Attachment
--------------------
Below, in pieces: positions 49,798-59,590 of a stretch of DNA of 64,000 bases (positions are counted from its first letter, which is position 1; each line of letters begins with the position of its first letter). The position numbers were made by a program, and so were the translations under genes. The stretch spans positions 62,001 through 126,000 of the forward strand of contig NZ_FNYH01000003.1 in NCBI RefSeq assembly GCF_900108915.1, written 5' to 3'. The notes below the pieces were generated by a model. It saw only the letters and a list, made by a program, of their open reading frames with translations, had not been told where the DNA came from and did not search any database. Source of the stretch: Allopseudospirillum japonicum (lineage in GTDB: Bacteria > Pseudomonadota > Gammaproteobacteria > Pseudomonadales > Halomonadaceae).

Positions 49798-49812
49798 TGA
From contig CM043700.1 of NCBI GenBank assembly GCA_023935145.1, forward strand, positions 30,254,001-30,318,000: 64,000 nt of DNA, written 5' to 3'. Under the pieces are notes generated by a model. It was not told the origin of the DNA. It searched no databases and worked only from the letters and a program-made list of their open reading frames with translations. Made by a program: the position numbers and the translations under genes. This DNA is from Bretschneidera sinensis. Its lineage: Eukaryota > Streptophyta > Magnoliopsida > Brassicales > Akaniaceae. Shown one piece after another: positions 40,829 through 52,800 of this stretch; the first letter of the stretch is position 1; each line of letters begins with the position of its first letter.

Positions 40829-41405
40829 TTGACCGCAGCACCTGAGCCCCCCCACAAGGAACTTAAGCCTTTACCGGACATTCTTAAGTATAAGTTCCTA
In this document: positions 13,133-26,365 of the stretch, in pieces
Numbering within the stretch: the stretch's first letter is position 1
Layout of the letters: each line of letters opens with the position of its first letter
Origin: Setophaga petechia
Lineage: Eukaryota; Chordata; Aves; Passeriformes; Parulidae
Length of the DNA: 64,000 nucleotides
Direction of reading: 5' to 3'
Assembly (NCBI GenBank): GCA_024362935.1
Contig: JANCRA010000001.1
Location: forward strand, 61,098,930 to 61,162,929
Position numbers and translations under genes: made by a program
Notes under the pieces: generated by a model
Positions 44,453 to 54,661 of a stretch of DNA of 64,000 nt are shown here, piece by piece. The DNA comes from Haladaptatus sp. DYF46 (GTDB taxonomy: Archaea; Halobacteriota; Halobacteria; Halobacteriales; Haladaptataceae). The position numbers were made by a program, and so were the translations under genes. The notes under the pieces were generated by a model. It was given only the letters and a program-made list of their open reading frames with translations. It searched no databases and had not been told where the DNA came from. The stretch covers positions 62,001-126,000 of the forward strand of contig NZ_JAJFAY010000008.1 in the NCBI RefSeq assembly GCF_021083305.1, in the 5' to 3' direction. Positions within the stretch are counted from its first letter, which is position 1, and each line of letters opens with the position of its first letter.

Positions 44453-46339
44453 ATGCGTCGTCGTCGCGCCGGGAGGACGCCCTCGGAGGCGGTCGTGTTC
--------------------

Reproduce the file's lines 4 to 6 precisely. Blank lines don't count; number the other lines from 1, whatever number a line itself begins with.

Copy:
From contig CM043700.1 of NCBI GenBank assembly GCA_023935145.1, forward strand, positions 30,254,001-30,318,000: 64,000 nt of DNA, written 5' to 3'. Under the pieces are notes generated by a model. It was not told the origin of the DNA. It searched no databases and worked only from the letters and a program-made list of their open reading frames with translations. Made by a program: the position numbers and the translations under genes. This DNA is from Bretschneidera sinensis. Its lineage: Eukaryota > Streptophyta > Magnoliopsida > Brassicales > Akaniaceae. Shown one piece after another: positions 40,829 through 52,800 of this stretch; the first letter of the stretch is position 1; each line of letters begins with the position of its first letter.

Positions 40829-41405
40829 TTGACCGCAGCACCTGAGCCCCCCCACAAGGAACTTAAGCCTTTACCGGACATTCTTAAGTATAAGTTCCTA